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or phase one trade deal. do you know if the president plans on reaching out to mr. biden to talk about china trade, since it's been a hot policy issue, or any other policy really before january 20? kayleigh. i'm not aware of plans of that at the moment if i do i'll let you know. her kith. reporter: there are some examples of lawmakers talking about covid but where has president trump been in offering public leadership on this topic of the coronavirus especially as we've seen cases surge. we haven't seen the president making public comments or even tweets about this surge in cases. i'm curious what sort of examples you have. kayleigh. quite a bit. he's created the greatest testing system in the world. he gave a press conference about two weeks ago, i believe, on the vaccine which he has done at warp speed because he's torn down bureaucratic barriers. he's been hard at work, he's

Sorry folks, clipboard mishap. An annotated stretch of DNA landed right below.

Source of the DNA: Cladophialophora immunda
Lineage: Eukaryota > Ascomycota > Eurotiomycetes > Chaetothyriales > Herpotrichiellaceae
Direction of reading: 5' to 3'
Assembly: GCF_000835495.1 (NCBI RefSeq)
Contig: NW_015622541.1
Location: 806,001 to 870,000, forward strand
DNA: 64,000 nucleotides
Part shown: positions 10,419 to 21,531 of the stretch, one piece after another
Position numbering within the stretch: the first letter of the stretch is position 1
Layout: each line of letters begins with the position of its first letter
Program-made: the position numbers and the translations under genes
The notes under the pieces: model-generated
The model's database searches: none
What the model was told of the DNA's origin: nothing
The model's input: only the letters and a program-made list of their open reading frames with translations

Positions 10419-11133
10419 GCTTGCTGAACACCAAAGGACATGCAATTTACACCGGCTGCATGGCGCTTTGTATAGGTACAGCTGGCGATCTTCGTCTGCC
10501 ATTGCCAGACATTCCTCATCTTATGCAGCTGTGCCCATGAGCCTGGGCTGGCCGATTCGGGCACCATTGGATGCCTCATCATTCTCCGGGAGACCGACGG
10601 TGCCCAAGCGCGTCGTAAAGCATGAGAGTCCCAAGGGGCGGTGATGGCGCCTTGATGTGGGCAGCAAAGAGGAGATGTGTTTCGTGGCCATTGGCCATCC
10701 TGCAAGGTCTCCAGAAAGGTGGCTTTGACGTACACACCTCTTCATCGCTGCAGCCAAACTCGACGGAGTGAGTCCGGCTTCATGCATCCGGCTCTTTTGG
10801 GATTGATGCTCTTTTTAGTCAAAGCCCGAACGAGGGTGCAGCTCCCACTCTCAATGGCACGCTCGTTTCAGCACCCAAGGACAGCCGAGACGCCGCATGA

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done i don't know how many coronavirus task force briefings from this podium. but the work he's done speaks for itself. the fact that now the case fatality rate in this country is 2%, it was 6% in april. is hat that means therapeutics, another thing that happened, mid november, got almost no attention but a testament to the president is the two new therapeutic, ren digs of -- one is an antibody, another is a regeneral ron therapeutic. these two therapeutics are given to people with mild to moderate covid symptoms that are at high risk for severe covid or hospitalization. so the fact that we've got to the point where we have therapeutics we can give you in advance to try to prevent you going to a hospital, we sent out 169,000 viles of one and 36,000 viles of another just in a few weeks. he's hard at work at this with the task force behind the scenes. when we talk about his public